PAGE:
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Eastern Indian Ocean microcontinent formation driven by plate motion changes
journal contributionposted on 2023-05-18, 22:41 authored by Joanne WhittakerJoanne Whittaker, Williams, SE, Jacqueline HalpinJacqueline Halpin, Wild, TJ, Stilwell, JD, Jourdan, F, Daczko, NR
The roles of plate tectonic or mantle dynamic forces in rupturing continental lithosphere remain controversial. Particularly enigmatic is the rifting of microcontinents from mature continental rifted margins, with plume-driven thermal weakening commonly inferred to facilitate calving. However, a role for plate tectonic reorganisations has also been suggested. Here, we show that a combination of plate tectonic reorganisation and plume-driven thermal weakening were required to calve the Batavia and Gulden Draak microcontinents in the Cretaceous Indian Ocean. We reconstruct the evolution of these two microcontinents using constraints from new paleontological samples, 40Ar/39Ar ages, and geophysical data. Calving from India occurred at 101-104 Ma, coinciding with the onset of a dramatic change in Indian plate motion. Critically, Kerguelen plume volcanism does not appear to have directly triggered calving. Rather, it is likely that plume-related thermal weakening of the Indian passive margin preconditioned it for microcontinent formation but calving was triggered by changes in plate tectonic boundary forces.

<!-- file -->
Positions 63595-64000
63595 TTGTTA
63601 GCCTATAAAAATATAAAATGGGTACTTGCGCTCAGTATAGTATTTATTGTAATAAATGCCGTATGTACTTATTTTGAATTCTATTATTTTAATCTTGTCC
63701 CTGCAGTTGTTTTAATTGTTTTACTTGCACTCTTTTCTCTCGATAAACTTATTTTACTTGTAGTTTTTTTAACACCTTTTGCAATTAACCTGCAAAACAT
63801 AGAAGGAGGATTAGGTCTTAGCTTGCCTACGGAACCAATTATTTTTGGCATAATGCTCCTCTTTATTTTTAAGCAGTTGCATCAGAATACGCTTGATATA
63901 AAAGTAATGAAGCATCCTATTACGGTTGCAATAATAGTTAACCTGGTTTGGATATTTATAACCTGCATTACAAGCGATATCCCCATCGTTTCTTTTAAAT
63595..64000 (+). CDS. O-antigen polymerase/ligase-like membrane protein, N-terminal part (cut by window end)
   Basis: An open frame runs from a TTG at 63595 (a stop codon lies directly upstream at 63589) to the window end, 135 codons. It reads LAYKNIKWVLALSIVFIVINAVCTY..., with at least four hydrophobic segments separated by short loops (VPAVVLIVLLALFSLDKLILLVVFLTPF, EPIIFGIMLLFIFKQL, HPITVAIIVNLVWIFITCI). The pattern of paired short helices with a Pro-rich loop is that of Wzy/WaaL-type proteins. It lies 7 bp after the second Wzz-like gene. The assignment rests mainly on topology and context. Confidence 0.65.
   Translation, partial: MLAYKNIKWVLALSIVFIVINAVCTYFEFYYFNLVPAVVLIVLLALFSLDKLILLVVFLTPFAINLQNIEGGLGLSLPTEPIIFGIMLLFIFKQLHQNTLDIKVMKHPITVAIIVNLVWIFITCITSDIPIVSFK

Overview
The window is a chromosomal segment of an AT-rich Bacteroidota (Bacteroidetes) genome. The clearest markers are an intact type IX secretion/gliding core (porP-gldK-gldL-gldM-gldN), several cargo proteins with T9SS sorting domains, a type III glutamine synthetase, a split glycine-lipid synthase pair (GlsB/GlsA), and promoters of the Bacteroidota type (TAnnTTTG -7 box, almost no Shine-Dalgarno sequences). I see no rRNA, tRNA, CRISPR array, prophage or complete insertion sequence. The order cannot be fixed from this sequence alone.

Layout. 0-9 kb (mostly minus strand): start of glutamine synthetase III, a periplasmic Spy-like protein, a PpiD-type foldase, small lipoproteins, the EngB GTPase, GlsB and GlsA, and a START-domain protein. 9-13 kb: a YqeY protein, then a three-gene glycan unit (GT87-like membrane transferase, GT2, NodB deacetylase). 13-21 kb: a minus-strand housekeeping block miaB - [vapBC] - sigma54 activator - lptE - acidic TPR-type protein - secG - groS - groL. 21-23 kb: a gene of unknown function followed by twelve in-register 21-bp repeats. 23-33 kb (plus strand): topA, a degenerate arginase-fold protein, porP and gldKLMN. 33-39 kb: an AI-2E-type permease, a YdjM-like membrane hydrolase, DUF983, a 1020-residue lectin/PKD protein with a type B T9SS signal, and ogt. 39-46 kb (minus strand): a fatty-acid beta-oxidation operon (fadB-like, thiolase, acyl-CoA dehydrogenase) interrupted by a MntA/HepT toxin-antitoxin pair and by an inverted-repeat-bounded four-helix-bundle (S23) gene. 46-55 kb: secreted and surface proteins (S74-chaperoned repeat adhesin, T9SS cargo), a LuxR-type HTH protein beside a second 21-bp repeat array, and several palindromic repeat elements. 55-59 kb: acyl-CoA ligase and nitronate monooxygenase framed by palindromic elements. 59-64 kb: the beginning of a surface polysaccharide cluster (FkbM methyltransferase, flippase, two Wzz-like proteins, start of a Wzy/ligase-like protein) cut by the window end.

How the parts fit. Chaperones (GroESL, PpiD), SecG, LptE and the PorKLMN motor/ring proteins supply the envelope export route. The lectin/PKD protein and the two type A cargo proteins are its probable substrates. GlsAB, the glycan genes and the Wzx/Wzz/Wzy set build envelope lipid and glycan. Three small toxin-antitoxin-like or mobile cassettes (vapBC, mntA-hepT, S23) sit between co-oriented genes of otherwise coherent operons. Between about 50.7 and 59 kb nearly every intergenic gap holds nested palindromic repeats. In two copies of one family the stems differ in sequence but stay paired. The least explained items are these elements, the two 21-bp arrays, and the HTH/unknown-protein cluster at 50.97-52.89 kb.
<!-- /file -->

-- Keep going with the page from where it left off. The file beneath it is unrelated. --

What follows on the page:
Australian Research Council
Publication titleEarth and Planetary Science Letters
Department/SchoolInstitute for Marine and Antarctic Studies
PublisherElsevier Science Bv
Place of publicationPo Box 211, Amsterdam, Netherlands, 1000 Ae
Rights statementCopyright 2016 Elsevier B.V.